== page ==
Oftentimes clients ask, “When we think an employee is high, can we fire him?” My answer is consistently the same, “That depends.” It depends on a whole host of factors, what state do you live in, what industry do you work in, why do you think he’s high, but most importantly, what is your risk tolerance?

In at-will states (of which many are), an employer can terminate an employee for any reason as long as it is not in violation of a law. The problem is, the list of laws which protect employees continues to become longer and longer. Employee protections related to the use of controlled substances is no exception. We see the ADA, state marijuana laws, OSHA, state drug testing laws, and other fair employment practices laws consistently affecting the marijuana in the workplace analysis.

Moreover, the law is ever-changing. On Sunday, April 17, 2016, Pennsylvania Governor Tom Wolf signed legislation which will legalize the use of marijuana for medicinal purposes in Pennsylvania—“The Medical Marijuana Act.” The law will take effect on May 17, 2016. The law does affect the employer/employee relationship within the state and includes two relevant provisions. First, the Act includes a broad anti-discrimination provision which provides: “No employer may discharge, threaten, refuse to hire or otherwise discrimination or retaliate against an employee regarding an employee’s compensation, terms, conditions, location or privileges solely on the basis of such employee’s status as an individual who is certified to use medical marijuana.” This anti-discrimination “status” language is similar to that in a handful of other states, including Maine.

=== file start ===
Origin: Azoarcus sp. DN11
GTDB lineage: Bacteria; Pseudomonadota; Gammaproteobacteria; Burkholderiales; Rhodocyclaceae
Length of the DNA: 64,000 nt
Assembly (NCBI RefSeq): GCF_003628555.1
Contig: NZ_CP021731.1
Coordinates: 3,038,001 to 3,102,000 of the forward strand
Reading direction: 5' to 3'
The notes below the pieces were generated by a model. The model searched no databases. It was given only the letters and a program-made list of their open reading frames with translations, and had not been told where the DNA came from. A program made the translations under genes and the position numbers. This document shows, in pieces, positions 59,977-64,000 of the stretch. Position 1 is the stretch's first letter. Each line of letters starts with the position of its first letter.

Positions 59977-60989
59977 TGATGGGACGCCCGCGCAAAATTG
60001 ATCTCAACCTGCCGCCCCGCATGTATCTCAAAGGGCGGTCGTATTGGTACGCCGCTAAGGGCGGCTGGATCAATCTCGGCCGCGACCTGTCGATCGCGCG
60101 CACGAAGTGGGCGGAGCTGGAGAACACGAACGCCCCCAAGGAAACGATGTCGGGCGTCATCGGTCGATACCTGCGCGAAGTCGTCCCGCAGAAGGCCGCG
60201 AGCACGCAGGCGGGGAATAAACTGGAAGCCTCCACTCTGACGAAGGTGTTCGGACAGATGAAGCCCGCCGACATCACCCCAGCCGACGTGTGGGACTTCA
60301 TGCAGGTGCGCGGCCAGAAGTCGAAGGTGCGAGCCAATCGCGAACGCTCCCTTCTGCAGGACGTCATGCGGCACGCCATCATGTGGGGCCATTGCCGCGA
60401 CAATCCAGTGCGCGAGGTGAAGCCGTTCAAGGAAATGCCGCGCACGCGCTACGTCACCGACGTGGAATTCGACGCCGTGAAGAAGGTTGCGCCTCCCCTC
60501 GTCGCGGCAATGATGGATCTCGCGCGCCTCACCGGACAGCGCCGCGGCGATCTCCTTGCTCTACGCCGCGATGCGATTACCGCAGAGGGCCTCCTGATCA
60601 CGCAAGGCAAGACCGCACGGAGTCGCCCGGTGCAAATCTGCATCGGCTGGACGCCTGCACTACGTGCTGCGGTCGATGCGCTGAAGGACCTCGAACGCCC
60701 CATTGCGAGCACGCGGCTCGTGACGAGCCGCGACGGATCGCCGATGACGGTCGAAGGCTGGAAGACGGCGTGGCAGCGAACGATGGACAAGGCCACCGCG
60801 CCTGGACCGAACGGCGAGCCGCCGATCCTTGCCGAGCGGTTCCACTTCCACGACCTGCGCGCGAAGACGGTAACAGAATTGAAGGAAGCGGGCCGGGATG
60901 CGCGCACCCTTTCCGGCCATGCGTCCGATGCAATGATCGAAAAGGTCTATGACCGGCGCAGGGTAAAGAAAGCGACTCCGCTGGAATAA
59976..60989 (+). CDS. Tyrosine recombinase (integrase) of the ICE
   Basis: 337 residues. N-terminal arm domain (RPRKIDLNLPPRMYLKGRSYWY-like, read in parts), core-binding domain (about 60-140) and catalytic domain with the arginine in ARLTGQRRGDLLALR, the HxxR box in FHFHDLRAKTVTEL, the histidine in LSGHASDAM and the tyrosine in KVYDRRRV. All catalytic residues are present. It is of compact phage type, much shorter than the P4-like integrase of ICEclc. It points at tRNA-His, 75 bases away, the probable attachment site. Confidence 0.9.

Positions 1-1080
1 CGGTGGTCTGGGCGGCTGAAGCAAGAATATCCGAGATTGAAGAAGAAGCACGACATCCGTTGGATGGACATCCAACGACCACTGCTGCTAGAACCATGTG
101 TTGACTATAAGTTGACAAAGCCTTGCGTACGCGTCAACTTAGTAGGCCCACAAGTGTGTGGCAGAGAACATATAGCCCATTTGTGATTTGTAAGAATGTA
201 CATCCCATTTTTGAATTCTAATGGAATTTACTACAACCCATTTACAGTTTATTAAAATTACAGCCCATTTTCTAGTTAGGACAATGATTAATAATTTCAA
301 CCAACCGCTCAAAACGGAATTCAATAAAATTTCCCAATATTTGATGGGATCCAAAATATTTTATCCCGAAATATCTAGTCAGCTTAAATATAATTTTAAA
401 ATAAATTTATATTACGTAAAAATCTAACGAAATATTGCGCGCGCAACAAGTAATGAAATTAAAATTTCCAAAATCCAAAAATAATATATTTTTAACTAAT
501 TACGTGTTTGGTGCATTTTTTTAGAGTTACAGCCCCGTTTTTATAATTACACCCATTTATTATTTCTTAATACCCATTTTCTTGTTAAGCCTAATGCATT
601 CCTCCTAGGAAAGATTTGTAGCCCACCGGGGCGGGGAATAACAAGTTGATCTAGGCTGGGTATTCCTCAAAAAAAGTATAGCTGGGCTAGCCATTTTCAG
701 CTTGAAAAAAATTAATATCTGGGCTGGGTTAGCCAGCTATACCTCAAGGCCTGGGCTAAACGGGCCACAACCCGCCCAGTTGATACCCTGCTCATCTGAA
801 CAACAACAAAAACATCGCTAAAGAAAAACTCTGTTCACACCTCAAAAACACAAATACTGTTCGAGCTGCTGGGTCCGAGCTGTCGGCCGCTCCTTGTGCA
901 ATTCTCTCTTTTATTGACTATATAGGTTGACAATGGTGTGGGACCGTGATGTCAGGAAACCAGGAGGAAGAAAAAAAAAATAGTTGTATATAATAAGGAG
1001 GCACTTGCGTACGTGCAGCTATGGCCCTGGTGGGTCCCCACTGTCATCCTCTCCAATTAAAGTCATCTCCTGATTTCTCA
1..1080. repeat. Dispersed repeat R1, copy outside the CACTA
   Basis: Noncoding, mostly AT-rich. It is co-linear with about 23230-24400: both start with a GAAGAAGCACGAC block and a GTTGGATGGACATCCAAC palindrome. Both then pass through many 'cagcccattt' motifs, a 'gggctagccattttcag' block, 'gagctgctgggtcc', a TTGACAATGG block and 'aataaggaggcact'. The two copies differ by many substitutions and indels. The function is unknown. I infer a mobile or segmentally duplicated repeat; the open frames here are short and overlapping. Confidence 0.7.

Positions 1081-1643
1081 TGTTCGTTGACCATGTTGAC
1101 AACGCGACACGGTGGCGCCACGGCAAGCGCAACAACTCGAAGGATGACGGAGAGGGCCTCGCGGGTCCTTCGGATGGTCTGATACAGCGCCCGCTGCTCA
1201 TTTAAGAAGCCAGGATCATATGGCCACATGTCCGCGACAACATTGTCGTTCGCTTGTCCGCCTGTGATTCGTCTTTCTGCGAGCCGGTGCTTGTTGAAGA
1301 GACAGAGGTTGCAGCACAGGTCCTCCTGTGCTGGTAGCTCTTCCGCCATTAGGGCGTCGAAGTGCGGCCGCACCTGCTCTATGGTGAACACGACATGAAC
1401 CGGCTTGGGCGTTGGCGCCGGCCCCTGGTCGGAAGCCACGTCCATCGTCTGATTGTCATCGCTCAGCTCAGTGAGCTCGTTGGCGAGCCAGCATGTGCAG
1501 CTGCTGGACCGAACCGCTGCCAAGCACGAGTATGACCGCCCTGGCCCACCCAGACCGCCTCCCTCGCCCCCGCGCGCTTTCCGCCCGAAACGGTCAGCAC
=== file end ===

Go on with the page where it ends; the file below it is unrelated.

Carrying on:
Second, the Act does provide that there is no affirmative duty to accommodate the use of marijuana at the workplace and permits the discipline of employees if he or she is “under the influence” at work. Specifically, the Act provides:

Nothing in this Act shall require an employer to make an accommodation of the use of medical marijuana on the property or premises of any place of employment. This Act shall in no way limit an employer’s ability to discipline an employee for being under the influence of medical marijuana in the workplace or for working while under the influence of medical marijuana when the employee’s conduct falls below the standard of care normally accepted for that position.

Nothing in this Act shall require an employer to commit an act that would put the employer or any person acting on its behalf in violation of federal law.

The statute does include limited employment exemptions which pertain to certain safety-sensitive jobs.

The problem, however, is what is “under the influence?” How can an employer determine whether an employee is “impaired” and is that the same as having a discernible amount of THC in their system? In some cases the answer may be yes, in others no. Cutting through the haze of marijuana in the workplace continues. There is no easy answer to the issues surrounding the state legalization of a substance that remains illegal under federal law.